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Telstra re-stocks shelves with phones from alleged sweatshop

Telco happy after week-long investigation into VTech

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Aussie telecoms giant Telstra has decided to start selling equipment made by controversial Chinese manufacturer VTech again, barely a week after suspending sales in the wake of a report detailing serious labour and human rights violations.

The report, from not-for-profit the Institute for Global Labour and Human Rights, claimed employees at VTech’s Guangdong plants are forced to work in illegal sweatshop conditions.

It alleged workers are forced to stand all day, undertake excessive overtime, endure physical and verbal abuse and are paid below subsistence wages, among other things.

Telstra, whose fixed line phones are apparently all made by VTech, was one of the first big name brands to release a statement on the matter and was quick to nip a PR disaster in the bud by suspending sales while it investigated.

A short statement sent to The Reg today said the following:

We are satisfied with the outcomes of our investigation and we will resume sales of the handsets in our branded stores.

Needless to say, VTech chairman and CEO Allan Wong was pretty pleased with the decision, releasing the following canned statement:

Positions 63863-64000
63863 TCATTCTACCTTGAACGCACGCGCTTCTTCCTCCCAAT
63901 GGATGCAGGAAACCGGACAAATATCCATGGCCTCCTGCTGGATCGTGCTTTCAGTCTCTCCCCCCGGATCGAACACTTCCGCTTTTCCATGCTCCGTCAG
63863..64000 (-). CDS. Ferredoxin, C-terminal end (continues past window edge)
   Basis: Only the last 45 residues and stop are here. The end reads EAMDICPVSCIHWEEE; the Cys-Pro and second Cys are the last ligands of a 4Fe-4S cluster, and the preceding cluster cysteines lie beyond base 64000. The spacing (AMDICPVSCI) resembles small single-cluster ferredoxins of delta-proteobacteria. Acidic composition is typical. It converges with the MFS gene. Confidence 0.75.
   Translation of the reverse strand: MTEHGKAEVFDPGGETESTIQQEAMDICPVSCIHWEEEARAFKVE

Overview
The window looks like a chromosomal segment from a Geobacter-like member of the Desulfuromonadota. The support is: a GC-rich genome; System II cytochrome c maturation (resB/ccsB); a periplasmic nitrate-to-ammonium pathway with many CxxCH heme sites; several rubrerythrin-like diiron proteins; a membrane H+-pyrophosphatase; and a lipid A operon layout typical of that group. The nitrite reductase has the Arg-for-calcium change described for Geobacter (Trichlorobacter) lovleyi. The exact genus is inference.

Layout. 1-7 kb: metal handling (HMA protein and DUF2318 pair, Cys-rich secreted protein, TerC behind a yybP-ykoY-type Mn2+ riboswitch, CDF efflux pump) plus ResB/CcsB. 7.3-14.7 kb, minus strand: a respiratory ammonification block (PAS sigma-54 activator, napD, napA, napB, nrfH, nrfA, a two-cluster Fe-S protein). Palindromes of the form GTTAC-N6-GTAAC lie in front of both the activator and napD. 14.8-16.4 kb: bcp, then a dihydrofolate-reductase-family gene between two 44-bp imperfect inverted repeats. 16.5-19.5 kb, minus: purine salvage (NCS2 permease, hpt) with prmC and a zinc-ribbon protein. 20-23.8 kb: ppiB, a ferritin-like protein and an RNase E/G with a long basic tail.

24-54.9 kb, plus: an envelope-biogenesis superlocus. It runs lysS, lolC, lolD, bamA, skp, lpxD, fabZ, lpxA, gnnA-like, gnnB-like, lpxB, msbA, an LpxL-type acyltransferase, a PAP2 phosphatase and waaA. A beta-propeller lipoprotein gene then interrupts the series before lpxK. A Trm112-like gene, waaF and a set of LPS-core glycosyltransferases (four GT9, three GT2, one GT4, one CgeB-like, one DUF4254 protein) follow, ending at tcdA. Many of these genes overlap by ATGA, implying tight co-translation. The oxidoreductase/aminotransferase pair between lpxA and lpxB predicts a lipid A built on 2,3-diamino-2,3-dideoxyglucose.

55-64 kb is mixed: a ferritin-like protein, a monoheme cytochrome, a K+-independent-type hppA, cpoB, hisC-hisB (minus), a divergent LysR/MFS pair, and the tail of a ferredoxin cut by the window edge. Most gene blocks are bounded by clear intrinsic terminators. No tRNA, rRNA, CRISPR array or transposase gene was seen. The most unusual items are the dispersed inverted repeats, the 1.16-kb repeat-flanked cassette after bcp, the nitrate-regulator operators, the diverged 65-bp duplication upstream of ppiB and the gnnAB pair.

We will continue to ensure that our humane management practices are fully implemented in our factories, and our employees are working in a safe and harmonious environment.

Given that the Fair Labor Association’s initial investigation into conditions at Foxconn factories took four times as long to complete, sceptics would be justified in thinking Telstra’s decision is primarily commercially motivated.

That said, The Reg is still awaiting an update from other big tech names involved in the scandal including Philips and Motorola about whether their own investigations have been concluded in a similarly swift manner.

El Reg spoke to several not-for-profits at the time and none seemed particularly surprised at the abuses detailed in the report.

Hong Kong-based rights group China Labour Bulletin, for example, told us that such conditions were common among electronics companies located along the Pearl River Delta. ®

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